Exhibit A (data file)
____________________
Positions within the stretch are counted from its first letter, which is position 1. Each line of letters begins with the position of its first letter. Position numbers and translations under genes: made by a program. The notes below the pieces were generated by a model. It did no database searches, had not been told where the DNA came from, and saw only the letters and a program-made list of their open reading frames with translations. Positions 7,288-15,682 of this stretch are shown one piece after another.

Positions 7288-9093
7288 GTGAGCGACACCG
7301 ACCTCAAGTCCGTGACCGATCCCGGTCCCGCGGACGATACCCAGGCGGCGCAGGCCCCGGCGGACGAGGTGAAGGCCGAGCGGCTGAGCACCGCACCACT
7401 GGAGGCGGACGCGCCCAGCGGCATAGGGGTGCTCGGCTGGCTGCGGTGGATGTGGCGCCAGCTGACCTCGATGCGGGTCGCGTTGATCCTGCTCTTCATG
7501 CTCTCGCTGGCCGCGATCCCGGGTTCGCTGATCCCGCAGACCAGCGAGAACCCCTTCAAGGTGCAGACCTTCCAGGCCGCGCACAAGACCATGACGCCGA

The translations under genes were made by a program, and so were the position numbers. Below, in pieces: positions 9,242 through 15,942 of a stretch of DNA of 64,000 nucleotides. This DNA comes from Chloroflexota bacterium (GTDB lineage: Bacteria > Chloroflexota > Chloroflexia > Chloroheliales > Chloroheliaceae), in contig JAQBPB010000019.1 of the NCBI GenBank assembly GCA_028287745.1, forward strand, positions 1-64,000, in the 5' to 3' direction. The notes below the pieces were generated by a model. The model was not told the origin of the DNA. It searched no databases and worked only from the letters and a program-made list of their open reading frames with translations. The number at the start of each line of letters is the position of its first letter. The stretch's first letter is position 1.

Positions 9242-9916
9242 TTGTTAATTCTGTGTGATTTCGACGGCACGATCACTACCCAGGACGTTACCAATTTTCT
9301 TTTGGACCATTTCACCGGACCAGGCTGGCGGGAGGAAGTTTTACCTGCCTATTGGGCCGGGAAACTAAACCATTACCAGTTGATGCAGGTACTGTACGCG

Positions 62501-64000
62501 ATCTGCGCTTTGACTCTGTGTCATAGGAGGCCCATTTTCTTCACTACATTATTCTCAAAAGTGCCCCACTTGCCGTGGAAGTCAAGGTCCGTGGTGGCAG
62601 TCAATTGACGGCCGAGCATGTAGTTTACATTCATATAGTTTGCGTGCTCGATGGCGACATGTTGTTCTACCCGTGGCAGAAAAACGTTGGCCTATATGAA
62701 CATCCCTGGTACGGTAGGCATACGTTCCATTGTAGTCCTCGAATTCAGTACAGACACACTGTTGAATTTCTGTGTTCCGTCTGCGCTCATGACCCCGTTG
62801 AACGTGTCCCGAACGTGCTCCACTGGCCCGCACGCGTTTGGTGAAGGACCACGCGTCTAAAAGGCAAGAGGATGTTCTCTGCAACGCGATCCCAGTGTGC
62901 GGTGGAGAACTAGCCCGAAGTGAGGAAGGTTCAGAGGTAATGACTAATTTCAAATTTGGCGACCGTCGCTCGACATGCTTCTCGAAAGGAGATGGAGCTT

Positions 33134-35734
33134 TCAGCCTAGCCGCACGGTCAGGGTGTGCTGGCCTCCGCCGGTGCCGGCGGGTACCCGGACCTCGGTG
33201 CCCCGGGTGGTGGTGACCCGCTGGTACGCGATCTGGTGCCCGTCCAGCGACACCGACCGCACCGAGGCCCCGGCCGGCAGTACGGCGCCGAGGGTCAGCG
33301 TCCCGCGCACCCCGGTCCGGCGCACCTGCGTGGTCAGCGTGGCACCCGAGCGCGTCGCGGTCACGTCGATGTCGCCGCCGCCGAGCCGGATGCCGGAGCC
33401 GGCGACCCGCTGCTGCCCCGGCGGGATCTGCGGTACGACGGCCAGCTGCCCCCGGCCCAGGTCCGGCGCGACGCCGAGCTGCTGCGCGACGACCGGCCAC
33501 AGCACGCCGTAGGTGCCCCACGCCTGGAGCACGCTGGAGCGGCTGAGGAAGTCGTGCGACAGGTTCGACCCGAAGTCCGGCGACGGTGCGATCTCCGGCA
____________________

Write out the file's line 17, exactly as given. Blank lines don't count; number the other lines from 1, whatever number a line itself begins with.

Positions 33134-35734